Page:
Savvy cruisers who yearn for days at sea, as well as great deals, look forward to spring and autumn more than any other time of year. This is when repositioning cruises feature as an unsung element of cruise lines' rosters.
Though some ships spend the entire year sailing the same itineraries, many relocate to follow the sun. Few cruise vessels stay in Europe when thermometers drop, so between September and November there is a veritable armada of ships crossing from Britain to the United States, calling at Iceland and the Canadian Maritimes en route. Likewise in spring many ships, having spent winter months in the Caribbean and South America, head back to Britain via the Azores and the Iberian Peninsula.
These one-way voyages are often sold at a discount as they are not part of regular sailing schedules. To attract passengers, cruise lines may theme them with topics ranging from food and wine, to theatre, and big band music. Enhanced enrichment programmes are also scheduled to make these voyages appealing to those who seek a more stimulating experience.
How do I find a repositioning cruise?
Some cruise lines' websites have a transatlantic or oceanic voyages category in their search options. For those that don't, entering March, April and May in the sailing months search box usually reveals these springtime sailings from North American ports as well as hubs in the Caribbean and sometimes cities in Latin America. Likewise searching for cruises between September and November will reveal westbound repositioning voyages.
Why should I take a repositioning cruise?
With unbelievably low rates per day, there is no denying the value of these voyages. Cruise companies occasionally take delivery of a new vessel from a European shipyard before it sails in U.S. waters and sometimes these trips are snapped up by those who want to be the first to sail on new ships –- such as Royal Caribbean's Quantum of the Seas sailing from Southampton to New York in November 2014.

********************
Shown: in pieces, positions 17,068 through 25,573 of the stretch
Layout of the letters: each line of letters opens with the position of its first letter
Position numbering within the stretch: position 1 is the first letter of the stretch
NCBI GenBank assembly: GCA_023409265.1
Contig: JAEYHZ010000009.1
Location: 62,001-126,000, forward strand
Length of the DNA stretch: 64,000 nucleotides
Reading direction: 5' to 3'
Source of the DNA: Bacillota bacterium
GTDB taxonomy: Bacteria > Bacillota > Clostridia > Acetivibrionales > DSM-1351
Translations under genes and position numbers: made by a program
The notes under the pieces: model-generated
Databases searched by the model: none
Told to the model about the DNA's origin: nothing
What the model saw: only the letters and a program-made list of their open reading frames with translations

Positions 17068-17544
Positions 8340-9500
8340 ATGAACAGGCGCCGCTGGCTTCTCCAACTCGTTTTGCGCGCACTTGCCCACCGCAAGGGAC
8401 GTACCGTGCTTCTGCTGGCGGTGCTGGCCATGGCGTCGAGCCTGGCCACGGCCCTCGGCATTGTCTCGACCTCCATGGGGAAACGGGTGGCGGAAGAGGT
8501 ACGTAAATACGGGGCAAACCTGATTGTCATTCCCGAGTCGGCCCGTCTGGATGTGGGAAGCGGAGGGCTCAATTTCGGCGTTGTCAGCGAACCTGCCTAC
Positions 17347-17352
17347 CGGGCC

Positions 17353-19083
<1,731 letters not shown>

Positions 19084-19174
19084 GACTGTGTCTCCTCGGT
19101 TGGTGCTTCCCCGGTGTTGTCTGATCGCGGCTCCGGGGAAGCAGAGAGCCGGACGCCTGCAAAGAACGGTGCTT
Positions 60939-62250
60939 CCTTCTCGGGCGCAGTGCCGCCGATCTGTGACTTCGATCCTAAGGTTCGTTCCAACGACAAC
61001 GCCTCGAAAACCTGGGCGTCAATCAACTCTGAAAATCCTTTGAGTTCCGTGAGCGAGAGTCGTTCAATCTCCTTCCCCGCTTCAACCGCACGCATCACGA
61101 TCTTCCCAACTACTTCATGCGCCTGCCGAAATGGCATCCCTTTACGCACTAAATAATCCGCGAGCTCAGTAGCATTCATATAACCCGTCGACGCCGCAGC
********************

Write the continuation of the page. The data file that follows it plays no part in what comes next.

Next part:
For almost 175 years transatlantic travel has been the prerogative of Cunard Line. Before the advent of air travel, taking a sea-route was "the only way to cross" and famous ships made the North Atlantic their home. Indeed an oceanic crossing between the Old World and the New was seen by many as a rite of passage. So it is today, for those who seek out the wide variety of repositioning cruises that are on offer between such ports as Southampton and Harwich and American destinations, for instance Boston, New York, Fort Lauderdale, Miami and Tampa. The definable difference between a repositioning cruise and a regular scheduled voyage is the added advantage of ports of call.
Apart from catching up on all those best-sellers you received at Christmas, there is the chance to visit off-the-beaten-track ports –- the bragging rights of places such as Qaqortoq, Havre-Saint-Pierre, or Horta are legion. These are blended with a procession of restful sea days under cloudless skies as you cross a vast expanse of ocean. However, this brings us to the next point...
What are the downsides?
The Atlantic Ocean can be tempestuous and ships have to navigate many nautical miles of open sea. Fortunately, eastbound courses call for a southerly track –- avoiding the storms, while westbound sailings hug the Eastern Seaboard after calling at the Faroes, Iceland and Greenland. Repositioning cruises are, by their very nature, one-way voyages. Nearly all cruise companies include the outbound or return flight as part of the package –-but it does mean a transatlantic flight of around eight hours.
Intrigued? Read on for details on several of our favourite repositioning cruises coming up next spring.
Editor's note: Remember, these are just a few of the many repositioning cruises available -- contact your favourite cruise line or travel agency for more options.